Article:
Norwest Corp. is bringing discount brokerage to the masses.
In a pilot program launched last week, the Minneapolis-based banking company stationed two discount brokers in an unused teller cage in its headquarters building. Until now, the bank's discount brokerage services were available only by telephone.
Dubbed an "investor convenience center," the self-contained two-window teller counter faces one of the busy enclosed walkways that link buildings in downtown Minneapolis.
More than 50,000 people stroll by each workday, Norwest said, as they navigate a network of elevated "tunnels" that create a virtual mall and sanctuary from the city's notorious winters.
Norwest is testing whether the walk-up windows, which offer only brokerage services, attract enough business to replicate elsewhere. Like a supermarket branch, the walk-up center is cheap to operate and takes advantage of steady foot traffic to reach brokerage customers outside a traditional bank branch.
"We've got nets out, and we expect to get a little bit of everything," said David J. Kasper, executive vice president of Norwest Investment Services, the bank's broker-dealer. "I expect to get more nonNorwest than Norwest customers."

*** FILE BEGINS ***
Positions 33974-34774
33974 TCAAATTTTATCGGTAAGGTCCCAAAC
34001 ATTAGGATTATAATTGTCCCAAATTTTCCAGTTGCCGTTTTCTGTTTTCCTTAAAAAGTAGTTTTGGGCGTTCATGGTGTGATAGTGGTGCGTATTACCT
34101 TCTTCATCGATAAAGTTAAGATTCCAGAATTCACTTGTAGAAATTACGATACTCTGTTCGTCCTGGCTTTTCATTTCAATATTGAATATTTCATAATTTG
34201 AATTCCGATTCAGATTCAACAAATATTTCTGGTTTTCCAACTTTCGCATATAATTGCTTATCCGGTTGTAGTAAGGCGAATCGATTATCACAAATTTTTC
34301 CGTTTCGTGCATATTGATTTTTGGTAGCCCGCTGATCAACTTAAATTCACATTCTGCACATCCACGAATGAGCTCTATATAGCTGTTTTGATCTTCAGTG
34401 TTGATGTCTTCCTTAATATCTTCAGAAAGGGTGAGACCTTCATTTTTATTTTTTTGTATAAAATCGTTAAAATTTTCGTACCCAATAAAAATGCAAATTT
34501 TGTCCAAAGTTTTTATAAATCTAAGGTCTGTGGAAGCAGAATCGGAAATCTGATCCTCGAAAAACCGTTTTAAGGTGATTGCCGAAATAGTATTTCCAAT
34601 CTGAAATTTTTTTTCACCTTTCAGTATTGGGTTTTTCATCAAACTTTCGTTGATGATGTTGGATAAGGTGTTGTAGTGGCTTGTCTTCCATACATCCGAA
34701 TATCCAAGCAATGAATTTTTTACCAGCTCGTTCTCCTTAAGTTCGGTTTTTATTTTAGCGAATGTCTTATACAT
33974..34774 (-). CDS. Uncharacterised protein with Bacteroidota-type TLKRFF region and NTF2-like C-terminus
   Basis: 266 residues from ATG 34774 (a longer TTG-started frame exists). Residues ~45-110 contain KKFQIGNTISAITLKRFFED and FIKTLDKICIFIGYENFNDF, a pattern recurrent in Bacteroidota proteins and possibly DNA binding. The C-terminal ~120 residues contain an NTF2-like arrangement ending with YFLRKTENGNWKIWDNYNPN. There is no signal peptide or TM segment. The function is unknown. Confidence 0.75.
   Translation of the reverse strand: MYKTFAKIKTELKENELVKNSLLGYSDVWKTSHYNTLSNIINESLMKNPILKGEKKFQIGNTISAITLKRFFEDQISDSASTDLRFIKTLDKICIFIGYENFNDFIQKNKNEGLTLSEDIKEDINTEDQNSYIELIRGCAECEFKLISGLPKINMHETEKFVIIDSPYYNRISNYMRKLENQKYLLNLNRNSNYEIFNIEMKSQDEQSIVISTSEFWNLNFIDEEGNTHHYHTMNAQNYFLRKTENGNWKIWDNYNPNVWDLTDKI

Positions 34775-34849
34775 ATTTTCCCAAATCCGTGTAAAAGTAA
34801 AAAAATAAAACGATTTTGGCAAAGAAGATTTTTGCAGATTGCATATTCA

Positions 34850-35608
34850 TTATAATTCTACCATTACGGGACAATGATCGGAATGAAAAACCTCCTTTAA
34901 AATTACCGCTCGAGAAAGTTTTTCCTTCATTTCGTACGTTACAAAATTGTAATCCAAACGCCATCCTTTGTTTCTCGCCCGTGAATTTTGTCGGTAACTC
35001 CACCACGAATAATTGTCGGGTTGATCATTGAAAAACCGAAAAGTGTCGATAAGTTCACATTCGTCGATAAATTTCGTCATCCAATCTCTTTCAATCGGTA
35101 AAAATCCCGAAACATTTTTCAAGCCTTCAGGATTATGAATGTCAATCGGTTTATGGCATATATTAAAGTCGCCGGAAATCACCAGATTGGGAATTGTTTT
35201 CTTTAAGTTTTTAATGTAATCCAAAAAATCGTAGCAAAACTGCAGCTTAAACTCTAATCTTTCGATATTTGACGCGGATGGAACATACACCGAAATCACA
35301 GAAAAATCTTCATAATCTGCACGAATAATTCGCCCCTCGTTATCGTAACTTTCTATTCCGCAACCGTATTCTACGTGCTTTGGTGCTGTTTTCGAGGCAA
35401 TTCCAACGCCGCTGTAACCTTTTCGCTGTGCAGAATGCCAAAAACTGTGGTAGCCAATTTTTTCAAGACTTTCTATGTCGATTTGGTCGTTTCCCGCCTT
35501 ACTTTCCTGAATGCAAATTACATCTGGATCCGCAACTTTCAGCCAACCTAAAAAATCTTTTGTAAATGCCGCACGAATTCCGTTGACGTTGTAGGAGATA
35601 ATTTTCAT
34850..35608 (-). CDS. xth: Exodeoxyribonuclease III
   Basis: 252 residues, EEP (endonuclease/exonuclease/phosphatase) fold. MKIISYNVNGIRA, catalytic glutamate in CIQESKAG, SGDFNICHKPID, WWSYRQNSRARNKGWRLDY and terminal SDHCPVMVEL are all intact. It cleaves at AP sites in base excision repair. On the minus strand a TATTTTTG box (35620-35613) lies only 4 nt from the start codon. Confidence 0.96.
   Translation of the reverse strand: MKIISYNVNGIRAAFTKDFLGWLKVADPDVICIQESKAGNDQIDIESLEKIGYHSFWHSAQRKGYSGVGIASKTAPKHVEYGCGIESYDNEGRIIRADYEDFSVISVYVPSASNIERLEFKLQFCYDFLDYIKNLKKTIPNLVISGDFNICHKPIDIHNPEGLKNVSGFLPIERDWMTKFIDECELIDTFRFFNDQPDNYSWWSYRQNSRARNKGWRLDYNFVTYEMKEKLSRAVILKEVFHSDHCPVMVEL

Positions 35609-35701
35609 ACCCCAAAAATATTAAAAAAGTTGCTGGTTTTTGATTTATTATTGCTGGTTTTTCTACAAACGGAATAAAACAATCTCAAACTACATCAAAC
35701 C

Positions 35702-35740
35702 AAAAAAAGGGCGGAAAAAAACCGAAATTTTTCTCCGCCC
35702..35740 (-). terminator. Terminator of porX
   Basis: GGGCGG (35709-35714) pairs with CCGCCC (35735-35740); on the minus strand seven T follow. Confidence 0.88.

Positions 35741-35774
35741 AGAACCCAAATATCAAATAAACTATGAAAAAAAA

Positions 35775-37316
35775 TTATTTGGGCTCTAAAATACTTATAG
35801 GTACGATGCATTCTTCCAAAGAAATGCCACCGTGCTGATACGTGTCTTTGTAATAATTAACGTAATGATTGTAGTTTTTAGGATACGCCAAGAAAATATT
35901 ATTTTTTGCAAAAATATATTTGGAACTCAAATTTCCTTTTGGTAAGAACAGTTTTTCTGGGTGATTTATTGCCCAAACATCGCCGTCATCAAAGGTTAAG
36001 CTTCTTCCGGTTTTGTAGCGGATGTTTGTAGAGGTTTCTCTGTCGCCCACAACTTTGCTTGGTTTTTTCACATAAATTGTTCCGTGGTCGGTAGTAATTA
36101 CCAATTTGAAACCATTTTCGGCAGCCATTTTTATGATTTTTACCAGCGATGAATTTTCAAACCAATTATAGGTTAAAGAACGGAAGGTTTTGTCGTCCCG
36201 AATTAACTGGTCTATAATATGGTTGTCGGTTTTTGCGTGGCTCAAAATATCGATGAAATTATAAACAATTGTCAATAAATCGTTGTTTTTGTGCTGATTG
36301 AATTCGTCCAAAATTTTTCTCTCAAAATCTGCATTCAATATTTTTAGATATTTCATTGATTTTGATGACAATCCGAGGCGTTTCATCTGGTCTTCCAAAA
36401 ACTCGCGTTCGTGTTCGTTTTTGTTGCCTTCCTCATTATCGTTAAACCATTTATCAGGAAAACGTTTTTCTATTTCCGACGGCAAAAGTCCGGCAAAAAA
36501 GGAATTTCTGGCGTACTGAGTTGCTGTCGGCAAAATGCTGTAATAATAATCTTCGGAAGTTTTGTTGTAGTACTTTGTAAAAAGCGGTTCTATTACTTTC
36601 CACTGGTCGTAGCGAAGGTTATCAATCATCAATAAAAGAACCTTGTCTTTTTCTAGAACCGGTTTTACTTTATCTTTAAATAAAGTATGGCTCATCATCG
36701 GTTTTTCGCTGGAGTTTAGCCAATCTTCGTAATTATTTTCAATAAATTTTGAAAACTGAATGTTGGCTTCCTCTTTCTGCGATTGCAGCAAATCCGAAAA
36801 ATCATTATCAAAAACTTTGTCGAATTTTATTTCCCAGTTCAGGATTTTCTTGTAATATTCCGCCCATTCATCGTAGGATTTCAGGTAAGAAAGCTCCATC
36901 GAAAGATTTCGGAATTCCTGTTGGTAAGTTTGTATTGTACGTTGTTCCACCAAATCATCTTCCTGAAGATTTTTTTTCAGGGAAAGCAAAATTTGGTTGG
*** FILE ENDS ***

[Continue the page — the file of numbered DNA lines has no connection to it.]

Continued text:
The discount brokerage unit's in-person location had its grand opening last Friday. One of its first customers was Norwest chief executive Richard M. Kovacevich, who stopped by for the grand opening and later asked how long it would take to reproduce the center elsewhere, Mr. Kasper said.
Richard Ross, an investment products sales consultant based in Glencoe, Ill., praised the bank for reaching out to customers who rarely visit branches with an outpost that broadcasts that Norwest is in the retail securities business.
"If you put a product that people aren't aware of in a high-traffic location, you're going to get some sales," he said.
In two weeks, the pair of Norwest brokers have opened 18 accounts. And a couple of them have been whoppers, including impulse transfers of some sizable individual retirement and brokerage accounts from other institutions, Mr. Kasper said.
"I don't think we'd have snagged those relationships if we weren't in plain view," Mr. Kasper said. "We're prompting them to act."
So far, Norwest has relied on free bagels in the morning, complimentary popcorn in the afternoon, and 4,000 coupons for 50% off securities trades to attract potential customers.
This fall, Mr. Kasper will tout the center in a direct-mail campaign. During slow times, the brokers will call customers who haven't traded recently to drum up more business, Mr. Kasper said.
At Norwest, the program may be small potatoes now, but it's just one piece of a company mission to have investment products and trust and insurance services contribute 25% of company profits by 2000, Mr. Kasper said.
"Just in Minneapolis alone," Mr. Kasper said, "we could add $1 million in revenue ... within a year from now."